(This is a guest blog from Chris Knippa, the owner of Kinetico San Antonio, an independent Kineticodealer in Texas. The trip Chris is writing about was neither attended nor affiliated with Drink Local, Drink Tap. But he shares our mission of helping provide clean drinking water to the people of Uganda.)
Here in the United States, we take drinking water for granted. In fact, most of us (when we’re not in a severe drought) take water, in general, for granted. Our biggest issue may be whether our city’s water supply is soft or hard. How fortunate are we?
There are so many people around the world who do not share the simple luxury of clean drinking water. In fact, one in eight people globally only has access to filthy, deadly water. That’s about 13% of the world population. Lack of clean water kills more people each day than war, natural disasters, AIDS or hunger. Half of the world’s hospital beds are full of people sick from water-related illnesses. A child under the age of 5 dies every 21 seconds because of dirty water.
A friend of mine recently asked how there could possibly be so much suffering in the world. Instead of focusing on a negative, he tried to turn it into a positive. The conclusion was that we could alleviate much of the world’s suffering when we collectively band together for a purpose.
With that purpose in mind, I recently returned from my third trip to Uganda. Together, our group of volunteers from Uganda Tree of Life Ministries, St. John’s Lutheran Church in Boerne, Texas and North Shore United Methodist Church in Canyon Lake, Texas traveled there to drill four wells to hopefully provide clean drinking water to four different villages. The first well was particularly iffy. It had been drilled twice before, and it came up dry each time. However, on this trip, there was a massive change. Not only did we hit water, but we hit a lot of it. The other three wells also delivered water for the villagers.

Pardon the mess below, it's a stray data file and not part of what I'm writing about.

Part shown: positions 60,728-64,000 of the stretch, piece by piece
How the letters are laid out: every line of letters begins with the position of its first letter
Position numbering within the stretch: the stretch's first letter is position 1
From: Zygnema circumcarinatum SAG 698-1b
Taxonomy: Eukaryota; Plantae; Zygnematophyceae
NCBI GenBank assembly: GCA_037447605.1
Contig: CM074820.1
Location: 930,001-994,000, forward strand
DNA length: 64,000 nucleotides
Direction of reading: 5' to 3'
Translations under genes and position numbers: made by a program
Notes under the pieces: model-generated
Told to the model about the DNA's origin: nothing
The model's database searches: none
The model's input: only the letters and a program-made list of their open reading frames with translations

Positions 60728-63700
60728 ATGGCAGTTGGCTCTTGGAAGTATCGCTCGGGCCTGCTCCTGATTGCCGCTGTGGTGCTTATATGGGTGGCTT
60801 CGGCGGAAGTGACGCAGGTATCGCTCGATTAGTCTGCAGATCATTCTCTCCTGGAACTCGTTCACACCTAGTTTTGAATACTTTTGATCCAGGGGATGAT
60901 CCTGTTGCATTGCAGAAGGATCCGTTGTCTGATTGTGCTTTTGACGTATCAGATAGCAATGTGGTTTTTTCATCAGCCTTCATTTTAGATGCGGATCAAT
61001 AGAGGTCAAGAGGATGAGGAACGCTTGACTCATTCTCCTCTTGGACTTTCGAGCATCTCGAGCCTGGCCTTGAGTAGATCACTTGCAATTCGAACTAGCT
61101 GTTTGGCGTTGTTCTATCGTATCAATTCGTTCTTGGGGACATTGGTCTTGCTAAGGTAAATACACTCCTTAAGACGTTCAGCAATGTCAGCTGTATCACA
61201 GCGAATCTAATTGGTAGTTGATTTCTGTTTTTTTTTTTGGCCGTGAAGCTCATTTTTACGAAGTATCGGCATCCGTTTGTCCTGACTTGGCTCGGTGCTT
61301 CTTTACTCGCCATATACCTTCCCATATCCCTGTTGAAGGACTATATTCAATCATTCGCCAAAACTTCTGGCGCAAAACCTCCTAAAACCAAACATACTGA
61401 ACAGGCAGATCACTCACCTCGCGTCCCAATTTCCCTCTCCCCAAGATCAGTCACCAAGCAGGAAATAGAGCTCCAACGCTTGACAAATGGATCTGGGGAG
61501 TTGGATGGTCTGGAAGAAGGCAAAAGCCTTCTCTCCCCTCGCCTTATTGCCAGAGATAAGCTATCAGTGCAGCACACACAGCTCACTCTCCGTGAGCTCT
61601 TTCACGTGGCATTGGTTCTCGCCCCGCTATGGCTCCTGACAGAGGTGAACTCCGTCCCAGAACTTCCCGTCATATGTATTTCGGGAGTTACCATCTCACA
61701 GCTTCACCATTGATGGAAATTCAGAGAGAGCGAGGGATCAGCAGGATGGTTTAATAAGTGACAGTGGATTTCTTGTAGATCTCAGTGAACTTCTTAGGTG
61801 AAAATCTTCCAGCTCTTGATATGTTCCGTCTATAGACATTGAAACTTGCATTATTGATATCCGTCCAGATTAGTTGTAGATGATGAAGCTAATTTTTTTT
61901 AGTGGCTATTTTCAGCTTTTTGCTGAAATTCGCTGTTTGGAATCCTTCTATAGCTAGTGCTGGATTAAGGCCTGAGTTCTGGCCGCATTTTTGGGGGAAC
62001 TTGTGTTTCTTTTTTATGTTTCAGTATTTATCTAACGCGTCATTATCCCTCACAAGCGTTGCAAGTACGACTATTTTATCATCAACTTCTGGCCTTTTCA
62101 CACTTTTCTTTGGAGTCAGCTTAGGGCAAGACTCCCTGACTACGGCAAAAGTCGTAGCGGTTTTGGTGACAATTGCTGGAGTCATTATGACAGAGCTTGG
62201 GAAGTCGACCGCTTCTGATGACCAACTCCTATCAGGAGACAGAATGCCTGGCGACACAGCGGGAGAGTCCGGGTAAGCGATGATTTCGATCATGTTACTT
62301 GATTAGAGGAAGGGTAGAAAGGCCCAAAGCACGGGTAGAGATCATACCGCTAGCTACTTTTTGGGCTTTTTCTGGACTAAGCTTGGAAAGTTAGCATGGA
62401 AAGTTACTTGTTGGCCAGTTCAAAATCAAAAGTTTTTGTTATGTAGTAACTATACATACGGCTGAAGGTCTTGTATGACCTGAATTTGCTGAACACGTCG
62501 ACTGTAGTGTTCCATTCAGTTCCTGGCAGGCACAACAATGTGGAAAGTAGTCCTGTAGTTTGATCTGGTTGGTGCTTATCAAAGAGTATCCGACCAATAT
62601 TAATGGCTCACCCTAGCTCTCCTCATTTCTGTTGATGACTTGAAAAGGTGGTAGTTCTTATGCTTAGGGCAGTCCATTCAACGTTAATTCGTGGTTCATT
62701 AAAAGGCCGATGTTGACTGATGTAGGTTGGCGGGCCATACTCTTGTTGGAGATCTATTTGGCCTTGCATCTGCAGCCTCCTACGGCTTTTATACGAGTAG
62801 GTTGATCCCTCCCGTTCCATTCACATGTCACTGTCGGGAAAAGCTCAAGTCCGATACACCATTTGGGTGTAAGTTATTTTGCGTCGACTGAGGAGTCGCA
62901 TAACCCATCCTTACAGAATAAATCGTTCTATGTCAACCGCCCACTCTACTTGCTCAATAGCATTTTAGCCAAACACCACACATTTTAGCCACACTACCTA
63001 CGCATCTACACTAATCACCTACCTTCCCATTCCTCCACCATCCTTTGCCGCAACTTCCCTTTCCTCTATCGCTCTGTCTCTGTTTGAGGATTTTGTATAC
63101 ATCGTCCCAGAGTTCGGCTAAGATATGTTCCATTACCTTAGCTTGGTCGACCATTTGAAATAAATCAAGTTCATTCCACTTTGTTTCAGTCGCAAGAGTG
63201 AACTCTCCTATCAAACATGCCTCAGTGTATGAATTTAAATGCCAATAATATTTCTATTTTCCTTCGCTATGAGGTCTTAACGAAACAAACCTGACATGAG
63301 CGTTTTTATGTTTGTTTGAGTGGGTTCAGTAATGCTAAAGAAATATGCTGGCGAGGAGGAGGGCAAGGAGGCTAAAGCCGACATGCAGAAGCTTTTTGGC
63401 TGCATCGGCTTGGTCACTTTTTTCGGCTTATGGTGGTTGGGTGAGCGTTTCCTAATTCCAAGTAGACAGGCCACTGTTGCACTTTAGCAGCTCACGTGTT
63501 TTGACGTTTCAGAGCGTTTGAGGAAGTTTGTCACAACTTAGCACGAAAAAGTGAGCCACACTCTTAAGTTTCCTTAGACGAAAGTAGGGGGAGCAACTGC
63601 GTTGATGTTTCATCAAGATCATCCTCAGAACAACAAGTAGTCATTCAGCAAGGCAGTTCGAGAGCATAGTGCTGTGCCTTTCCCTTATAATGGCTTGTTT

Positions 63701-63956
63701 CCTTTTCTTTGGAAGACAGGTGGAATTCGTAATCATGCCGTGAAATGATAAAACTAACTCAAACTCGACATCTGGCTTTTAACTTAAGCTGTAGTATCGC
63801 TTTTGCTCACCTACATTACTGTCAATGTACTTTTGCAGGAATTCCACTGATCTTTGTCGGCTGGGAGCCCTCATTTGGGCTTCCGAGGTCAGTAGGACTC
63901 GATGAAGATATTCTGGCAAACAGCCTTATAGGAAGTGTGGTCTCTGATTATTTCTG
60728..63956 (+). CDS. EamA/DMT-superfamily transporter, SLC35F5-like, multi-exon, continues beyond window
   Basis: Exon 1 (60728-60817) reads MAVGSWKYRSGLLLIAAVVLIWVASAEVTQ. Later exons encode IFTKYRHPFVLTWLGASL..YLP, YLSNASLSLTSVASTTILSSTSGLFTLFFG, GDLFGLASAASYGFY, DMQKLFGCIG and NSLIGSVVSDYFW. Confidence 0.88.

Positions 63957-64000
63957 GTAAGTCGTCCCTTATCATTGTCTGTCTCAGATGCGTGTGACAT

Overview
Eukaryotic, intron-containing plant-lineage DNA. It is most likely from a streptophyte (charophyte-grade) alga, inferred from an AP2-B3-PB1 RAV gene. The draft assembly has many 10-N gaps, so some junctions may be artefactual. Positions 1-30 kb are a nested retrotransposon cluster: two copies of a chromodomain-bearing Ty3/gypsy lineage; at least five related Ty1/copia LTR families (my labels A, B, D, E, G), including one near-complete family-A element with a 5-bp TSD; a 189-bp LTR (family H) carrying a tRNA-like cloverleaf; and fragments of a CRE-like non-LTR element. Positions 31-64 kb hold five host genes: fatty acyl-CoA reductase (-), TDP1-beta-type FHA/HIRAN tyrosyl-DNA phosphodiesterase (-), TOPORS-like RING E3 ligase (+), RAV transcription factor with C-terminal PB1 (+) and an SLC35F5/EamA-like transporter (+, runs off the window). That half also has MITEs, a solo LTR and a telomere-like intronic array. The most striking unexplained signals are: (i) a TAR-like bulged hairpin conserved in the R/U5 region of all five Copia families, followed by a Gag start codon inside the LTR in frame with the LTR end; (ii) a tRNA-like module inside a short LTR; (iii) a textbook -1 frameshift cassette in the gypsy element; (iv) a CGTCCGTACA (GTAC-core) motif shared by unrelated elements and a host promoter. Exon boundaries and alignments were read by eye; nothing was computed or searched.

And it didn’t stop there. More funding became available while we were there, and it allowed us to drill a fifth well. This particular well would serve the refugees of warlord Joseph Kony and his Lord’s Resistance Army. These refugees are considered outcasts in the communities where they landed. They often rely on garbage to eat for the day. The water situation is so severe that two children died from typhoid shortly before we arrived.
I’m happy to report that more than 4,000 Ugandans, including those refugees, now have clean drinking water after our latest trip.
So it turns out my friend is correct. We can alleviate much of the world’s suffering when we become one for a purpose. Kinetico San Antonio plans on continuing to band together with volunteers, the community and great organizations like Drink Local, Drink Tap with the purpose of bringing clean water to our neighbors in Uganda, who are in such desperate need of help.